Are we stronger if were divided?

Our labor movement and people are under the greatest assault in the history of our movement. The attacks are coming from the combined forces of the Bush administration, Congress, corporations and the ultra-right. Labor, as never before, is struggling to find answers. How can we grow our unions? How can we build a wide enough coalition to change the direction of our nation in favor of working people? How can we stop the attacks on our rights and living standards and obtain real rights for workers to organize?

It is a time of anger and deep frustration within our movement.

In the past few years we’ve developed wide coalitions and launched new initiatives to organize millions of workers not now in unions. We built and led the huge alliance that nearly defeated Bush and the ultra-right in the last election.

But, bottom line, we didn’t! Our enemies are still in power. Labor continues to lose numbers. Why aren’t we winning? There is real frustration and a searching for answers.

Some have suggested that the time has come to split our labor movement. Some have even gone so far as to compare this time with the birth of the Congress of Industrial Organizations (CIO), saying labor grew then, why not now?

The analogy is way off base.

First off, let’s not ignore the obvious. Bush is president, not FDR (the president who stated publicly that “If I were a worker, I’d join a union”). Instead of the New Deal, which passed the Wagner Act to help workers organize, we have Bush and Congress working to destroy unions.

The political and economic ground we stand on today is different from the 1930s. During the CIO period, a huge labor-led movement swept the country, against fascism, for jobs, unemployment compensation and Social Security. Today, while labor is building movements, the ultra-right also has a base and is working against us. This very different economic picture includes transnationals, outsourcing, etc. These conditions call for more, not less, unity on our part.

More importantly, the CIO came into being as the Committee of Industrial Organizations, within the old AFL, in order to strengthen the whole labor movement by organizing industrial workers. The CIO only became independent when the AFL, under William Green, refused to organize industrial workers, even kicking CIO affiliates out of the federation. Nothing even remotely close to that is present in today’s labor movement. All agree that we must organize and grow. If we have different experiences and face different conditions in organizing, we need to learn from each other, not cut ourselves off.

We should examine what actually works when we organize. In the ’30s and now a common thread has resulted in success: a reliance on building wide coalitions and combining mobilizations with political action. During the ’30s labor worked successfully to elect Roosevelt and pro-labor candidates who supported workers’ right to organize. At the same time they mobilized workers and coalitions in support of union drives.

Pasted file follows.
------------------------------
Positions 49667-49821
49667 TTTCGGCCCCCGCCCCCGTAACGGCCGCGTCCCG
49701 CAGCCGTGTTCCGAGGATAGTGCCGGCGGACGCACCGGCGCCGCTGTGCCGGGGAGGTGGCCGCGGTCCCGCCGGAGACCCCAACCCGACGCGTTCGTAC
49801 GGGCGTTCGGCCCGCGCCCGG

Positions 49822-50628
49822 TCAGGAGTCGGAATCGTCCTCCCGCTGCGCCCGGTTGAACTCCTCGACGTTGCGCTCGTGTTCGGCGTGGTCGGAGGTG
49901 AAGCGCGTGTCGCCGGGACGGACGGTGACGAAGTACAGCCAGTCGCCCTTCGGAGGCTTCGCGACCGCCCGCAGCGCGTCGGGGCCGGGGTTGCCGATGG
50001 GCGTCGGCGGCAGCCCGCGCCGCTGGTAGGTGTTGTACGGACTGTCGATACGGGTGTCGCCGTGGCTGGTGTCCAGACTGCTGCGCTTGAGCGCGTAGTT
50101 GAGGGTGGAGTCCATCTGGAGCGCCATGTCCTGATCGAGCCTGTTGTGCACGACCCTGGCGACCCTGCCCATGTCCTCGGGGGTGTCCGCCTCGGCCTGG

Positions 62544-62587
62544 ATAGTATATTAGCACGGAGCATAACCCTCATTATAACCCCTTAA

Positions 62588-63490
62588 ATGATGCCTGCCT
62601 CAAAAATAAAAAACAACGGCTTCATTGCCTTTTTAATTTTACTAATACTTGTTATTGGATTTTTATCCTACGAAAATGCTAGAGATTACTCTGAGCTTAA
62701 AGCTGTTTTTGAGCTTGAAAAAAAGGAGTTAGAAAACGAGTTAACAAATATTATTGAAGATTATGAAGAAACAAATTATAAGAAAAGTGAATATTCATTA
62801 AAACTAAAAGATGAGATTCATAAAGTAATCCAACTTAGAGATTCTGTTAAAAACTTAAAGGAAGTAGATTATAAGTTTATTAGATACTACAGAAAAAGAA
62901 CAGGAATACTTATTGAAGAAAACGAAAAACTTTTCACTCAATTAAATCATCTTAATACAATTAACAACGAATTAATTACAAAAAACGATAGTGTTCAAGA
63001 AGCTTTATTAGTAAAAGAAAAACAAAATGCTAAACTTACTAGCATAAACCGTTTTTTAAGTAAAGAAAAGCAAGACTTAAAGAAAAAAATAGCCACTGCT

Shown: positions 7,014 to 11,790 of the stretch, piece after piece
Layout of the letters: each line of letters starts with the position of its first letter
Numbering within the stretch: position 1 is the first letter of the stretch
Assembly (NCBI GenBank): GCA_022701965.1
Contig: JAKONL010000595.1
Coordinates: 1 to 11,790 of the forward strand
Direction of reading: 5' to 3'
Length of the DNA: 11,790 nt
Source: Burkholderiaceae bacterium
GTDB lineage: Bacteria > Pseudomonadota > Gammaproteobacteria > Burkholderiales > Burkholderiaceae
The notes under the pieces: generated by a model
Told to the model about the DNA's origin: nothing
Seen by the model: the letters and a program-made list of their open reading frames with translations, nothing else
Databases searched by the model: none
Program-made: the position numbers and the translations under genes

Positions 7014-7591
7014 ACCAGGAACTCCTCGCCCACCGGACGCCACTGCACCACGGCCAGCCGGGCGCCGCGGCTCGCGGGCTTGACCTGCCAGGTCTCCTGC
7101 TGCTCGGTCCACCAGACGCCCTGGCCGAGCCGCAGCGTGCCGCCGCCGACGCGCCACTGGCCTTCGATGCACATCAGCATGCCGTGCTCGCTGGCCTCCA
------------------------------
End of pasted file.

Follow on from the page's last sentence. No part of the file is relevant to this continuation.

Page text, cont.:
While our successes are fewer at this time, the same formula has resulted in success. Our big public worker organizing efforts have been successful only when combined with grassroots mobilizations and the election of pro-labor officials who were able to pass laws to recognize public workers’ rights to organize. In local strikes and organizing drives, the combination of mass mobilization with coalitions pushing for support from progressive representatives has been a winning combination.

Some of those talking of splitting our labor movement have condemned labor’s political efforts. Logic tells us that abandoning the fight against our main enemy, as tough and frustrating as it can be, cannot be a winning approach.

We should look at what our enemies are saying about splits in our ranks. Last week Ohio papers carried reports that Republicans are rejoicing at the prospect of a split in labor’s ranks. The Wall Street Journal reported that the Chamber of Commerce called a split in labor “a boon to businesses facing organizing drives by unions or upcoming contract negotiations.” When our enemies rejoice, we aren’t on the right path!

What do we agree on? All in the labor movement agree that we must organize masses of new workers into unions and grow our labor movement. We all agree that we need to build coalitions to support a new progressive direction for our nation. We all agree that we need to defeat anti-labor treaties like CAFTA, defeat Bush and his buddies and replace them with progressive representatives.

Most important, our real litmus test must be: What will best help us win the next struggle in our hometown? When the rubber meets the road, and we have our next fight over privatization or union-busting, our next strike support battle or organizing drive, will it be easier to win if we’re divided?

The answer is obvious.

United we stand, divided we fall. An injury to one is an injury to all.





Bruce Bostick, a 30-year Steelworker union member, works on special projects for the USW.